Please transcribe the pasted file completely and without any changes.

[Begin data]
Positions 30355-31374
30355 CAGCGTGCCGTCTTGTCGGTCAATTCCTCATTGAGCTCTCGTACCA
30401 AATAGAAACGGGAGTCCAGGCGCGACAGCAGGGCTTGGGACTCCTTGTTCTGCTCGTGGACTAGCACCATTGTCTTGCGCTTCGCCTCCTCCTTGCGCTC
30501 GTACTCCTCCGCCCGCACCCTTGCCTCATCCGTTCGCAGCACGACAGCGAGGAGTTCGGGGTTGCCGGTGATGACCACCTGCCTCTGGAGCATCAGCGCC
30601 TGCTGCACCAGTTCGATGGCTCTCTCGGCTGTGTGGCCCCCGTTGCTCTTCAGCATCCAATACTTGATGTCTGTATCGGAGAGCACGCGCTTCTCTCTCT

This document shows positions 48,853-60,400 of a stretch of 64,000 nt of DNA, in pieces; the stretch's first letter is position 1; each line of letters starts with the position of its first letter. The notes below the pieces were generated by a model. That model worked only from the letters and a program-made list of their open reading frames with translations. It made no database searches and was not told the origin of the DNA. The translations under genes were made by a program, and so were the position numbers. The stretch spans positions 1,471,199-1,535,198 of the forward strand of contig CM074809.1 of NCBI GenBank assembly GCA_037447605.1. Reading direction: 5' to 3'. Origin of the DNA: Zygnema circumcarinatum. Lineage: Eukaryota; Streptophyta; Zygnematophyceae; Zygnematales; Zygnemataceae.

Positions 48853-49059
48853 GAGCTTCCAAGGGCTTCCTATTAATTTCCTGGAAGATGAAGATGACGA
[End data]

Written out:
Positions 30355-31374
30355 CAGCGTGCCGTCTTGTCGGTCAATTCCTCATTGAGCTCTCGTACCA
30401 AATAGAAACGGGAGTCCAGGCGCGACAGCAGGGCTTGGGACTCCTTGTTCTGCTCGTGGACTAGCACCATTGTCTTGCGCTTCGCCTCCTCCTTGCGCTC
30501 GTACTCCTCCGCCCGCACCCTTGCCTCATCCGTTCGCAGCACGACAGCGAGGAGTTCGGGGTTGCCGGTGATGACCACCTGCCTCTGGAGCATCAGCGCC
30601 TGCTGCACCAGTTCGATGGCTCTCTCGGCTGTGTGGCCCCCGTTGCTCTTCAGCATCCAATACTTGATGTCTGTATCGGAGAGCACGCGCTTCTCTCTCT

This document shows positions 48,853-60,400 of a stretch of 64,000 nt of DNA, in pieces; the stretch's first letter is position 1; each line of letters starts with the position of its first letter. The notes below the pieces were generated by a model. That model worked only from the letters and a program-made list of their open reading frames with translations. It made no database searches and was not told the origin of the DNA. The translations under genes were made by a program, and so were the position numbers. The stretch spans positions 1,471,199-1,535,198 of the forward strand of contig CM074809.1 of NCBI GenBank assembly GCA_037447605.1. Reading direction: 5' to 3'. Origin of the DNA: Zygnema circumcarinatum. Lineage: Eukaryota; Streptophyta; Zygnematophyceae; Zygnematales; Zygnemataceae.

Positions 48853-49059
48853 GAGCTTCCAAGGGCTTCCTATTAATTTCCTGGAAGATGAAGATGACGA